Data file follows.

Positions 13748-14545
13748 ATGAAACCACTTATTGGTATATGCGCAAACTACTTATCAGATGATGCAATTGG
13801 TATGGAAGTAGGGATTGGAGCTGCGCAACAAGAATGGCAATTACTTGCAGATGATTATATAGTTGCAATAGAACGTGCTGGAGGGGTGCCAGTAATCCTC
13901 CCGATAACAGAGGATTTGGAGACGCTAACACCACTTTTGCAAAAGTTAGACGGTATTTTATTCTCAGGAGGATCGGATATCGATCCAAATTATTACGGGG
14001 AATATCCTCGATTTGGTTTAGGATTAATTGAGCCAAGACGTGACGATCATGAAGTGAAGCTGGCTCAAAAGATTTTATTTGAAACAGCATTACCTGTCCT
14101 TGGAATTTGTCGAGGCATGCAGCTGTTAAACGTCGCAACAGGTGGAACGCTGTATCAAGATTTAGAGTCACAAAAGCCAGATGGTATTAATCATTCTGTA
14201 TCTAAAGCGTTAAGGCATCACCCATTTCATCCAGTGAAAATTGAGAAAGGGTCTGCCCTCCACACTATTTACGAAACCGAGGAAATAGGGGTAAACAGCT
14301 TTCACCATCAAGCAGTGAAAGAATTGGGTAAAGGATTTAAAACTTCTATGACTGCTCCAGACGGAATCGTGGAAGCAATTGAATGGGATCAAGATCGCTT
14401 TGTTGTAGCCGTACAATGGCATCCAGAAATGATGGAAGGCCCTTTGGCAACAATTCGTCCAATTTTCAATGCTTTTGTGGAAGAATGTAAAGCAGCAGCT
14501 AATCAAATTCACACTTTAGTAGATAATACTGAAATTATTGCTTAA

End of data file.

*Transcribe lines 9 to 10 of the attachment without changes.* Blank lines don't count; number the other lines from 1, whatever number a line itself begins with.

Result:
14401 TGTTGTAGCCGTACAATGGCATCCAGAAATGATGGAAGGCCCTTTGGCAACAATTCGTCCAATTTTCAATGCTTTTGTGGAAGAATGTAAAGCAGCAGCT
14501 AATCAAATTCACACTTTAGTAGATAATACTGAAATTATTGCTTAA